From the Editors
Welcome to Issue 11 of Bridges! This volume of essays showcases the diverse methods of inquiry and research happening in undergraduate courses across our campus. The issue is a continuation of the initiatives we began in 2016 to involve as many Coastal students as possible. Graphic design undergraduates Leah Kohler, Will Taylor, and Kierra Williamson, working under the direction of Professor Scott Mann’s LUSCA Studio, designed our logo and laid out the journal’s content. Communication, media and culture major Monica Trepiccione publicized our calls for submissions and deadlines on campus social media networks with the help of Social Media and Online Marketing Coordinator Brent Reser. Graduate student John Peebles in the Master of Arts in Writing program implemented edits, checked, and then rechecked each essay for errors. Student authors Charlie Hollis Whittington, Robert Stephen Earnest, and Jolito Rivera reached out to future student authors by participating in our second annual Bridges Q+A session during the Undergraduate Research Competition in April.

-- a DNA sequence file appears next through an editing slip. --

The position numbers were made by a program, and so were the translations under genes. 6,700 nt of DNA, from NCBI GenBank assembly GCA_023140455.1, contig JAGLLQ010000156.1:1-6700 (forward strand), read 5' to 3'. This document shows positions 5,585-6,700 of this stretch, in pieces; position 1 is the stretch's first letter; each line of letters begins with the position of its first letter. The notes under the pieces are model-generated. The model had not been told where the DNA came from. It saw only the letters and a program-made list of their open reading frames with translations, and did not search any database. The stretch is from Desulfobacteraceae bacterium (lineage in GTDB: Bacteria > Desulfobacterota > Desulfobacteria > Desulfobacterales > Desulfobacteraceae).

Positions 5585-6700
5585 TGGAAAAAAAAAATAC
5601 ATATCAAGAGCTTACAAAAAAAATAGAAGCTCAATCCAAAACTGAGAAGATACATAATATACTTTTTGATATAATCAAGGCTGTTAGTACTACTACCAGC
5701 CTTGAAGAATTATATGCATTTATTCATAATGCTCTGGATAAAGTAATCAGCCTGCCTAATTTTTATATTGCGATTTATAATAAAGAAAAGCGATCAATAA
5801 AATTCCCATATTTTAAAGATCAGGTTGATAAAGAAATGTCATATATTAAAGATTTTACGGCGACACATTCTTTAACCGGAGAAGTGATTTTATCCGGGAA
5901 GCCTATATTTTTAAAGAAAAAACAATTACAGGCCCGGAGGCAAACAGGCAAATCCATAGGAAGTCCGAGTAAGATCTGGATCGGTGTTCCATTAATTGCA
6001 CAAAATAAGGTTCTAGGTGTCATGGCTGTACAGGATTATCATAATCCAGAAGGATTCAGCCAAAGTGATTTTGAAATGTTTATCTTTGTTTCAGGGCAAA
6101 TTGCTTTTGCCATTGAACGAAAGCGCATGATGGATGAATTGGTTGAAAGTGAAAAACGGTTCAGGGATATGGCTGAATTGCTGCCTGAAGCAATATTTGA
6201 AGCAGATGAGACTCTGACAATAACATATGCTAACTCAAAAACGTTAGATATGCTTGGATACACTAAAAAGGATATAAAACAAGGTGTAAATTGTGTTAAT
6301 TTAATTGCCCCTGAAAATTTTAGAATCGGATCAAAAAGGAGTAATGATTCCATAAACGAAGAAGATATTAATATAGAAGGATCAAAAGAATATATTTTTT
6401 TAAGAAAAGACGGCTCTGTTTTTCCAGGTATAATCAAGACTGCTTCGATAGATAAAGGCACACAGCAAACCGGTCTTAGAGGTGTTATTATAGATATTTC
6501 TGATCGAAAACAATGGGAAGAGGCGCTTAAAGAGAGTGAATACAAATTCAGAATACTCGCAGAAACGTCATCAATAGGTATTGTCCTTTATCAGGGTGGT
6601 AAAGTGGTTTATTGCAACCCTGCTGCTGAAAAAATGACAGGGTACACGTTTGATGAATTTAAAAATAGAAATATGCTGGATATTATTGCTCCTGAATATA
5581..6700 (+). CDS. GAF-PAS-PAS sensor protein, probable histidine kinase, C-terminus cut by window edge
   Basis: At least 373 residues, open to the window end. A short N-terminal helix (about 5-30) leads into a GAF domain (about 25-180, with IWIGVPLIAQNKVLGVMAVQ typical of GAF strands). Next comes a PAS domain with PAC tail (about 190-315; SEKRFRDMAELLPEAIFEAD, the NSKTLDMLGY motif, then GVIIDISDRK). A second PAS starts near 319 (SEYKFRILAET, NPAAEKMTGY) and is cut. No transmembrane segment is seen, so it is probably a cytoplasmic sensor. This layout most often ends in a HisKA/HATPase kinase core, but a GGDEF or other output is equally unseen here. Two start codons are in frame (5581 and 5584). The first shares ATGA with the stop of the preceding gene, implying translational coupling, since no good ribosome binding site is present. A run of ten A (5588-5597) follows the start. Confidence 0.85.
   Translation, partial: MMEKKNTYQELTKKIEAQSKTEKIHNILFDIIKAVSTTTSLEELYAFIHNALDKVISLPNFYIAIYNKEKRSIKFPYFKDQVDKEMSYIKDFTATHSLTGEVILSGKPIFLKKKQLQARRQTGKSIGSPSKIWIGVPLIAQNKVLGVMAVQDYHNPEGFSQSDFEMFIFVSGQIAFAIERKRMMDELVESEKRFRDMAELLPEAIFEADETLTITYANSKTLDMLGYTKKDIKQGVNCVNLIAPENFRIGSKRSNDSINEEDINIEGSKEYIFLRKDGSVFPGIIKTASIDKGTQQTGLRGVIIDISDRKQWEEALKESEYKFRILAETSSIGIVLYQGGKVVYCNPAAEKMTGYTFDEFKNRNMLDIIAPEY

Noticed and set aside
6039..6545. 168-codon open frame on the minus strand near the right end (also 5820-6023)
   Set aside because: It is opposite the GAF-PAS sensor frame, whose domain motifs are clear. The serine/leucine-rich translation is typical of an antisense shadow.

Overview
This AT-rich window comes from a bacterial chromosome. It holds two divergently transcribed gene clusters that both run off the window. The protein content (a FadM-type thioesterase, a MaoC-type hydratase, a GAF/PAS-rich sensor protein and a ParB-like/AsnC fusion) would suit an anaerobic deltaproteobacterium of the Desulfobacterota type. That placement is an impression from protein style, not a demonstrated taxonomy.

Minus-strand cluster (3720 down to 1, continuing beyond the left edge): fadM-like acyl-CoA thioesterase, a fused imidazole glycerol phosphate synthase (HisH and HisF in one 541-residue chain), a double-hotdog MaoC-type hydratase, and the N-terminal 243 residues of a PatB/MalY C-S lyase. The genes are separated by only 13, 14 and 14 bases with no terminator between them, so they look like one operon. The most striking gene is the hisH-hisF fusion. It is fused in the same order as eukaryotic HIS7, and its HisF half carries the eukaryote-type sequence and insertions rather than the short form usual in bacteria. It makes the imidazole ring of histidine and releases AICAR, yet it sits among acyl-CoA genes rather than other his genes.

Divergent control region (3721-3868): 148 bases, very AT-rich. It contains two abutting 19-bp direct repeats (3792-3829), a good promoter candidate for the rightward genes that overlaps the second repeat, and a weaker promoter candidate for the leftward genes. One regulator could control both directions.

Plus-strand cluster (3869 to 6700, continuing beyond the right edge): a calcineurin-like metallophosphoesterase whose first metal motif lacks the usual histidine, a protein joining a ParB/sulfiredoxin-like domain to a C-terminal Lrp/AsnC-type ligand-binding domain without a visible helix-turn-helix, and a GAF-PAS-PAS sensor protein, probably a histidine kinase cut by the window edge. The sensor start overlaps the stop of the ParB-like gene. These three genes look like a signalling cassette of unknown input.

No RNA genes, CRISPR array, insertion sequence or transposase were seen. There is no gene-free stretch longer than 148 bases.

In these pages, Robert Stephen Earnest provides a research proposal for investigating the complex impacts of conspiracist thinking on current American politics. Alexis Hardee argues that three of the British “Queens of Crime” actually validated and reinforced patriarchal attitudes of women in their enormously popular midcentury detective fiction. Erin Owens illuminates the active role women played, often as spies, in both the American Revolution and the American Civil War, contrary to conventional gender roles. Caitlin Reveal conducts a literature review of the long debate surrounding vaccinations in order to offer evidence of their effectiveness in creating a healthy population. Jolito Rivera examines the feasibility of two-person police patrol units and their benefits to safety, efficiency and diversity in our communities. Zach Thomas considers the rhetorical implications of code switching between native and secondary languages and how this enriches speakers’ understanding of language. Finally, Charlie Hollis Whittington explores how Americans’ attitudes toward other states in the world are affected by those states’ military expenditure.
We’re confident that you’ll find their work worth reading.